August 11, 2011
How Emotions Drive Investing
With the Standard & Poor’s 500 stock index down 13 percent in three weeks, new research confirms what many people believe to be true: emotions drive investment decisions that can lead to costly mistakes.
In a forthcoming paper in the Journal of Market Research, three business professors were able to show for the first time that an investor’s prior experience with buying and selling a company’s stock – not cold, hard analysis – is what determines whether he or she would repurchase that same stock at a later date. When the entire market plunges hundreds of points, as it has this week, the tendency to be led by one’s emotions is only magnified.
Money-losing stocks are “associated with disappointment and regret,” the researchers wrote. “Simple reinforcement learning deters them from repeating the behavior that previously caused pain.”
Their paper, “Once Burned, Twice Shy,” adds to a growing literature that attempts to clarify the psychology of financial behavior. It’s a twist on one classic study that determined that people feel the pain of financial losses – or “regret” – far more acutely than they feel the joy of gains. Other studies have firmly established that investors more often sell winning stocks than losing stocks.
To demonstrate the power of emotions, the new study’s co-authors – Michal Strahilevitz at the Ageno School of Business at Golden Gate University; Terrance Odean of the Haas School at the University of California, Berkeley; and Brad M. Barber of the Graduate School of Management at the University of California, Davis – examined data from brokerage trading accounts for more than 650,000 individuals between 1991 and 1996.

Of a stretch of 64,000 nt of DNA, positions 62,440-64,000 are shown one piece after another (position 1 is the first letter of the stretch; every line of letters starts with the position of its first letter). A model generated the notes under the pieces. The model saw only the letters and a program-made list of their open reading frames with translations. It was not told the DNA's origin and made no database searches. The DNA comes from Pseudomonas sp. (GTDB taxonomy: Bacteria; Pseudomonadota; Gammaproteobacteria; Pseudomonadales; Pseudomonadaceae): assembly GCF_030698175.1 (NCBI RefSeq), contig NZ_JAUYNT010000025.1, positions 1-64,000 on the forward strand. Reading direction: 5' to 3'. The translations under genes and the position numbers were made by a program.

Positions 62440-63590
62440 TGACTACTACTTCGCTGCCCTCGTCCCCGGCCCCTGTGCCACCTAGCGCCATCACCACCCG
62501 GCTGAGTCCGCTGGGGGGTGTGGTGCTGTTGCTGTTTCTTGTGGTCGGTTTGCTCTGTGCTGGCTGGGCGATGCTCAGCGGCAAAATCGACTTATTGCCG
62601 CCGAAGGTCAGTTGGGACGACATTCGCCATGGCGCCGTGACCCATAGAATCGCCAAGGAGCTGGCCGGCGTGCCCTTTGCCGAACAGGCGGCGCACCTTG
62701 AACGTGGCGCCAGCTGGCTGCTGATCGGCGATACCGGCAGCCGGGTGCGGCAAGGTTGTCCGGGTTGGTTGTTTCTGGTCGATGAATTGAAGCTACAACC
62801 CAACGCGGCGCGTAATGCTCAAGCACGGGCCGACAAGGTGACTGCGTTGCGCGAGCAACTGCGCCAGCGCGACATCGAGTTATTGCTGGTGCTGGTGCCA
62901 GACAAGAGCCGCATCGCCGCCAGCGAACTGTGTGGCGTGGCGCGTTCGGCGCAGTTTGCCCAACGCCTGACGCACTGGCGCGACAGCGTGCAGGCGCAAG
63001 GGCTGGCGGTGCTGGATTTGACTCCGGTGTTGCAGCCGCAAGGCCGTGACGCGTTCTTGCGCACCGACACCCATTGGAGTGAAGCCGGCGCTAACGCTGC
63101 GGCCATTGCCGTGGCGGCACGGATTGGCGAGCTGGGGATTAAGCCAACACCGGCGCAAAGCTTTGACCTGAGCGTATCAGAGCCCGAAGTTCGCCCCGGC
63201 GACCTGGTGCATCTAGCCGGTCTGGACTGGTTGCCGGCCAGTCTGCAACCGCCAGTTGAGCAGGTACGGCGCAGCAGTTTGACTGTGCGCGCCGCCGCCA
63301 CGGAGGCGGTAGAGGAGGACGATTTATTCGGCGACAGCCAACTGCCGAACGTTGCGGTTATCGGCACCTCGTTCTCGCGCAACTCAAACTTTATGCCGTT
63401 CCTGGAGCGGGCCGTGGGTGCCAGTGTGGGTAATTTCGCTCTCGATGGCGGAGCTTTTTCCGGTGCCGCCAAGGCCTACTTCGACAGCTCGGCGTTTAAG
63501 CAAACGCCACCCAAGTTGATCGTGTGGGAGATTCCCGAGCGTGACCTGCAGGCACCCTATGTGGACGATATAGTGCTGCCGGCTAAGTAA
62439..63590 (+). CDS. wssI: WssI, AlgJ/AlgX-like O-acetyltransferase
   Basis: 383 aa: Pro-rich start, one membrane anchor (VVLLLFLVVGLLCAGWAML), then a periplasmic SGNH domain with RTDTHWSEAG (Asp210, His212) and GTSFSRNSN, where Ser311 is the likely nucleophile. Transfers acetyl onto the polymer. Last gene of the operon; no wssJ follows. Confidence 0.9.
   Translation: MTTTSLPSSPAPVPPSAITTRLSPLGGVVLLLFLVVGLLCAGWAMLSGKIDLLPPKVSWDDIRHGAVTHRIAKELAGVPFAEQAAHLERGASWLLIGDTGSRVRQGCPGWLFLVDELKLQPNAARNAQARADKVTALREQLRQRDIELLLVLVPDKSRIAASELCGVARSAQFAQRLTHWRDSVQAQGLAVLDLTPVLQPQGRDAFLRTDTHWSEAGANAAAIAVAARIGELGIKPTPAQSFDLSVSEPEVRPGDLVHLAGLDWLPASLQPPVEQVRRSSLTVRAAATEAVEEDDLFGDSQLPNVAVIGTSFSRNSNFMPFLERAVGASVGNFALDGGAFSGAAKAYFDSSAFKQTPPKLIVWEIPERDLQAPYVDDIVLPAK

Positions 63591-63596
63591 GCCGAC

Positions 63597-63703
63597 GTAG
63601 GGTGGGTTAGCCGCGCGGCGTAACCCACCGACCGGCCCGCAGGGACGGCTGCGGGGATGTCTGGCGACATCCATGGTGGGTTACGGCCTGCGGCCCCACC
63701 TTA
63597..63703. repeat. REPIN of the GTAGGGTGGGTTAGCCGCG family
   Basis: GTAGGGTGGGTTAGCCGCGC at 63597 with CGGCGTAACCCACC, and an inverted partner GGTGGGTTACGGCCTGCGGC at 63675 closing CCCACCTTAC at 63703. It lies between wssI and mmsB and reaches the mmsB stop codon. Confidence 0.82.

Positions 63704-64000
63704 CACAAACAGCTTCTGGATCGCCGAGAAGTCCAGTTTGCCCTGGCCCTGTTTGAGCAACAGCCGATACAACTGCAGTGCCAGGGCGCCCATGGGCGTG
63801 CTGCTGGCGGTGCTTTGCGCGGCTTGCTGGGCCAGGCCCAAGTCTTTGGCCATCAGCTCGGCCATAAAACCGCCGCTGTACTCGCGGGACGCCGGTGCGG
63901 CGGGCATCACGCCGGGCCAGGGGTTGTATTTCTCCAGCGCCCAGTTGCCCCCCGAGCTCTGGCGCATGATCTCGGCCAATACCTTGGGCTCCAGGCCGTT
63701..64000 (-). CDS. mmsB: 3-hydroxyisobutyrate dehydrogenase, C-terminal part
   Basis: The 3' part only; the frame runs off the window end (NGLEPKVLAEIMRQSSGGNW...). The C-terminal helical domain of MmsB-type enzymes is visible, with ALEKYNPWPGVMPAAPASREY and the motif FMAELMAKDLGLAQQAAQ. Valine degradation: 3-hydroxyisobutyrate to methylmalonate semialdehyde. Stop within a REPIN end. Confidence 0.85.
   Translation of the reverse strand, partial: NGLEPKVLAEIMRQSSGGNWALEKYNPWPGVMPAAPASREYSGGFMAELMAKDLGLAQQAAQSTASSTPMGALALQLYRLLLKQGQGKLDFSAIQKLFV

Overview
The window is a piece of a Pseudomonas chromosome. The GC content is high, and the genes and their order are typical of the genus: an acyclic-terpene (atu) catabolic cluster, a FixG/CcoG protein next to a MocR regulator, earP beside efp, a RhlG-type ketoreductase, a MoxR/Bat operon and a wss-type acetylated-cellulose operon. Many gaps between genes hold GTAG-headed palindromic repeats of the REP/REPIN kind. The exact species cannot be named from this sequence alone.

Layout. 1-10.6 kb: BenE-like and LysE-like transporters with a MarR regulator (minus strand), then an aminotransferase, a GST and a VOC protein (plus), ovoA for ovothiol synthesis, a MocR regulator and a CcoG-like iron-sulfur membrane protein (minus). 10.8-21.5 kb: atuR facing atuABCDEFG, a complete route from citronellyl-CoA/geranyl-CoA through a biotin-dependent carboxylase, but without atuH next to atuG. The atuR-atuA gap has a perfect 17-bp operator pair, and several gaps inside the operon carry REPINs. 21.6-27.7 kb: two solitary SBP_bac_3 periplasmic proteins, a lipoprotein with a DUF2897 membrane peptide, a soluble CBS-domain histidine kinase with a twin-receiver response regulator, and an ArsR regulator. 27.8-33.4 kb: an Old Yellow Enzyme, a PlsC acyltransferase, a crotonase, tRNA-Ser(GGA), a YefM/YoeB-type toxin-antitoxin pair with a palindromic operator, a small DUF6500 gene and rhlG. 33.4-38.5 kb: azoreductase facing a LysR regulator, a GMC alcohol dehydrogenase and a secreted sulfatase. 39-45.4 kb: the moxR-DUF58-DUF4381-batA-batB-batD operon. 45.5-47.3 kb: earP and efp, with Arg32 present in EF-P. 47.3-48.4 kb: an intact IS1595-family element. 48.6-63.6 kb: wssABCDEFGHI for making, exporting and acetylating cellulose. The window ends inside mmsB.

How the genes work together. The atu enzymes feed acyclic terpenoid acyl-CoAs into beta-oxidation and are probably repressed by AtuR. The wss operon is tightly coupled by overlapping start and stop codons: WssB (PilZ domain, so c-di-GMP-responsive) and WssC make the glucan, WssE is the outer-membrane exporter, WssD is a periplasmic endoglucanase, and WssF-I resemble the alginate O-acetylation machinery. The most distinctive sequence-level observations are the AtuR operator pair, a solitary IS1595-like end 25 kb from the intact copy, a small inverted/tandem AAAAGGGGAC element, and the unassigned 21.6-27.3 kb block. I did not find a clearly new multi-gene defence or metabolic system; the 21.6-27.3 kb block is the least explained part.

They analyzed transactions in which an investor repurchased any stock that he or she had sold in the past. Stock-repurchase data are a neat way to analyze emotional investing because they are a window into how investors react to their own prior experiences.
The researchers found that investors are far more likely to repurchase stocks they once sold for a profit than to repurchase stocks they once sold at a loss. They’re also reluctant to repurchase stocks that rose in price after they sold it. That represents money they didn’t make – another type of “regret.”
In the current stock market, investors who pull out are effectively doing the same thing by abandoning “rational” investment strategies, which were well-thought-out and continue to make sense, Strahilevitz said.
“It’s very hard to predict when the market will go up and down. If you based your investments on rational decisions, such as diversification and not being over-exposed to risk, then selling every time you’re scared isn’t going to pay off,” she said.
The point of the paper wasn’t to analyze the impact on investment performance. However, the researchers did find that performance in one case suffered when investors acted on their emotions.
Squared Away is eager to hear comments from investors or financial planners about how they or their clients cope with the emotional ups and downs of today’s gyrating markets.